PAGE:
What is CPR?
It is the artificial method of circulating blood and oxygen through a
body and attempting to keep the brain alive. CPR does
work. When initiated within four minutes, the survival rate is 43
percent. When initiated within four to eight minutes, the survival rate is ten percent.
Why Learn CPR?
One in seven people will have the opportunity to use CPR in their lifetime.
More than 650,000 people die annually from heart attack in the
United States each year.
More than 350,000 people die before reaching the hospital.
When the brain starts to go four to six minutes without oxygen,
brain damage/death begins.
On the average, it takes East Side Fire Department about 4 minutes
to respond to the scene of an incident.
When CPR is needed, East Side Fire Department is the first to
initiate it 85 percent of the time.
In the United States, there are 500,000 strokes a year.
In the United States, there are 6,000 drowning incidents a year and
3,100 incidents of airway obstructions a year.
Risk Factors that cannot be changed
Heredity - cannot change your genetic background
Sex - women have lower incidents of heart attack than men do
Race - Blacks have a 45 percent greater chance of having high blood pressure.
Age - risks increase with age, however, one in four deaths occur under age 65.
Risk Factors that can be changed
Smoking one pack a day increases heart attack rate two times over a
nonsmoker and stroke rate five times over a nonsmoker.
Hypertension - (high blood pressure) is a major risk factor but
with no specific symptoms. One in three adults or 58,000 Americans have
high blood pressure controlled by diet, exercise and medications.
Diet - high fat, high cholesterol foods cause plaque to collect on
artery walls constricting blood flow.
Obesity - obese middle aged men have three times greater risk of heart attack.
Lack of exercise - regular aerobics exercise at least three times a
week will significantly reduce the risk of a heart attack.
Stress - a Type A personality, with a sense of urgency, drive and
competitiveness, has a greater risk of heart attack.
Signs and Symptoms of Heart Attack
1. Chest pain - can be an uncomfortable pressure, tightness or feeling
of indigestion, heavy squeezing pain like a weight on the chest, can
radiate to left arm and neck
3. Shortness of breath
4. Pale, sweaty cold skin
5. May have no signs or symptoms (silent Myocardial infarction)
Actions for survival
1. Recognize signals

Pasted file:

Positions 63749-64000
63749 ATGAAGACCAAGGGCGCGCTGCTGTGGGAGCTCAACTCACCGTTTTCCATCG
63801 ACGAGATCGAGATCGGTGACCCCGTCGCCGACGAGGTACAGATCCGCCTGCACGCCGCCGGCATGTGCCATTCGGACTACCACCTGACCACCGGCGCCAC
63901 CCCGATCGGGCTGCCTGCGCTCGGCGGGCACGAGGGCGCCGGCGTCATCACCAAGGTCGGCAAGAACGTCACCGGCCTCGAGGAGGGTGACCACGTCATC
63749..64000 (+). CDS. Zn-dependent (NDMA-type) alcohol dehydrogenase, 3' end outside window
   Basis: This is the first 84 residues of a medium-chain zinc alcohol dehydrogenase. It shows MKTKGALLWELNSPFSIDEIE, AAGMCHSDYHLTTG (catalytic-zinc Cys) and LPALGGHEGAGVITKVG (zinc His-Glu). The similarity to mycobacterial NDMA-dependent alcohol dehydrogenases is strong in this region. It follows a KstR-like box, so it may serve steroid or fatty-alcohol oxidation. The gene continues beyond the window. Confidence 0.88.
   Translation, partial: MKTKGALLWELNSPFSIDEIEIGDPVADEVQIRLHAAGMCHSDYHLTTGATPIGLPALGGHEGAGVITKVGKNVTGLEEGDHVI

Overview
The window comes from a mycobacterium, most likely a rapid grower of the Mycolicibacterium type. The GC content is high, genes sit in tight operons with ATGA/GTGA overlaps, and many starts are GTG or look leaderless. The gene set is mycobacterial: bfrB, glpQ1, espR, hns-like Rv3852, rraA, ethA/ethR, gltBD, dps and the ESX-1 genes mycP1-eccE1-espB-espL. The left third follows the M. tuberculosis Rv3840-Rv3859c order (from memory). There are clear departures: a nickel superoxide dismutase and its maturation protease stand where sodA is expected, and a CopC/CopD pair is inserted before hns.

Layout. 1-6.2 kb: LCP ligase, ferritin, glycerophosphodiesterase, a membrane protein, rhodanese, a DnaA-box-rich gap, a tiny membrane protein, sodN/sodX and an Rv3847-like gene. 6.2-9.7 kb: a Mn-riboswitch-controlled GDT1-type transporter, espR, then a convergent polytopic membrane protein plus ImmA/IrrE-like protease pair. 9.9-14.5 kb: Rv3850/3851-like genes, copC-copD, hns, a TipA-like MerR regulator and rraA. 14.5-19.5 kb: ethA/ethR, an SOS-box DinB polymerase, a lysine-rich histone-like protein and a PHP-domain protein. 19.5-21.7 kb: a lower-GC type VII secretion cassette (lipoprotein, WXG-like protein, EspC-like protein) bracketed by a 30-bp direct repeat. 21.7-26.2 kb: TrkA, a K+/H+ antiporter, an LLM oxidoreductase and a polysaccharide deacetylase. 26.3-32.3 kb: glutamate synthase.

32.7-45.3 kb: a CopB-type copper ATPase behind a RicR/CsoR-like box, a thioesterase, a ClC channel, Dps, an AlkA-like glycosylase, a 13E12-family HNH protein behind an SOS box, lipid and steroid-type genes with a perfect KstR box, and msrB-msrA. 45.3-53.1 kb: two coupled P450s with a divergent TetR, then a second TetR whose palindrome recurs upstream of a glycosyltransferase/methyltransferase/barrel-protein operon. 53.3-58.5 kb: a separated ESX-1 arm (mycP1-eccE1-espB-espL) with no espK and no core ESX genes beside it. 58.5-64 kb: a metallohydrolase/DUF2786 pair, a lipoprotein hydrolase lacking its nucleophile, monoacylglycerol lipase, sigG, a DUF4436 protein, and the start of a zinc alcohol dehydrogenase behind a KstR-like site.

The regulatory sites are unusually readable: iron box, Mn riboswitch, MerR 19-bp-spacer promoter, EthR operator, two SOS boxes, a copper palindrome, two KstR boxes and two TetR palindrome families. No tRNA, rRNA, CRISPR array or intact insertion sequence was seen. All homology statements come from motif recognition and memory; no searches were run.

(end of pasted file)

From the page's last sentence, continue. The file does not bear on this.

2. Stop activity, rest, lay down
3. If pain lasts more than two minutes, call for help
4. Patient's having early signs often deny having a heart attack
5. Be prepared to do CPR, if alone do CPR for one minute, then call 9-1-1.
Four reasons to stop CPR
1. Patient is revived
2. You are relieved by another trained individual
3. Become exhausted
4. Doctor is present and pronounces death
Healthy diet (fiber, fruits, vegetables, avoid junk foods)
Less TV, more exercise
Know and control blood pressure and cholesterol level
Annual physical examinations and maintain a close relationship with
your family physician
The lungs function is to exchange carbon dioxide for oxygen.
Room air is 21 percent oxygen, exhaled air is 16 percent oxygen.
All body organs and cells need oxygen to live.
During CPR, exhalation is due to normal relaxation of the chest.
The heart is the size of your fist with two separate halves (left
and right heart). The right heart receives blood from
the body and pumps it through the lungs back to the left heart. The
left heart pumps fresh oxygenated blood to all body parts.
The heart beats 60-100 times a minute, 100,000 times a day and
pumps five quarts of blood a minute or 1,800 gallons a day.
Ninety percent of the time, CPR will be done on a family member or close friend.
People do vomit and ribs do crack sometimes during CPR.
The victim should lie on a flat, hard surface.
If you are alone, do CPR for one minute, then call 9-1-1.
If you want to learn CPR
Call EBR Parish EMS at (225) 389-5155 or the American Red Cross at (225) 291-4533
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